Last night at Uppercuts, I got into an in-depth conversation with Def Dee about his record Gravity, released eight years ago in collaboration with LA (Language Arts). There are many cats in this town, when pressed, who will say this is one of the greatest classics Seattle has ever produced. Me, I’ve been a longtime fan of the stories rapped by this emcee and his pointed criticisms of how the town has changed… Back when Gravity was released in 2010, The Stranger‘s Larry Mizell Jr. described LA as “one of the strongest MCs in the 206 and more people should know this… With a clear ear for classic flows and sharp rhymes… He throws zero dirt on his own rep.” About producer Def Dee he said: “Vinyl-cracklin’ mid-90s-style boom-bap… Insomniac vibes, but sloppy emulation it is not. The beats have some of the album’s best moments.” Something I learned last night that has me spinning Gravity with fresh ears today was the discovery that this music was all recorded live in the studio: Def Dee on the MPC and LA freestylin’ overtop. If either of them f-ed it, they wound the tape back and started over. How many records are still made this way today? In a post from earlier this year, Respect My Region described Gravity as “an album of pure, raw hip-hop.” What do you say?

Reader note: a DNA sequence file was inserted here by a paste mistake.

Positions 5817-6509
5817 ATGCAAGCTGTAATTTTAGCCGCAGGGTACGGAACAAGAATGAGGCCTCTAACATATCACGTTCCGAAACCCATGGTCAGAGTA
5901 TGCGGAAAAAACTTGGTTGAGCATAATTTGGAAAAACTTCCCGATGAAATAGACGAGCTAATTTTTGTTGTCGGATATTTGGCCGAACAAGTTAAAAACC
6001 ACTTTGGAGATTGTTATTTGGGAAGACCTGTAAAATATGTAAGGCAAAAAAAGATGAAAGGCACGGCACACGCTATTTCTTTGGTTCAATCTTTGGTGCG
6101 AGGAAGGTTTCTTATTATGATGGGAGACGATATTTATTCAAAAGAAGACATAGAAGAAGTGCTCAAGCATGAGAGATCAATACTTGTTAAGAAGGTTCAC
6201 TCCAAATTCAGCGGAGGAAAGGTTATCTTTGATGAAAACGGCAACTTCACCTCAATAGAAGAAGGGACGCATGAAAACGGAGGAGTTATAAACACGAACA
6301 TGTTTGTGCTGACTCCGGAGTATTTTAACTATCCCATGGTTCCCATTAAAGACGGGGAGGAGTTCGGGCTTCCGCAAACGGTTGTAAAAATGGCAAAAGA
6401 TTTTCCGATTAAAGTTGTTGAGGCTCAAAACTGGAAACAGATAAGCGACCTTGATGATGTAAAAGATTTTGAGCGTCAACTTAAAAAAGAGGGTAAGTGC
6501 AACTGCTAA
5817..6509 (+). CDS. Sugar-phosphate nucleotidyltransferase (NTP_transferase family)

Did we get it wrong? It happens. Send us an email and let's get it corrected right away!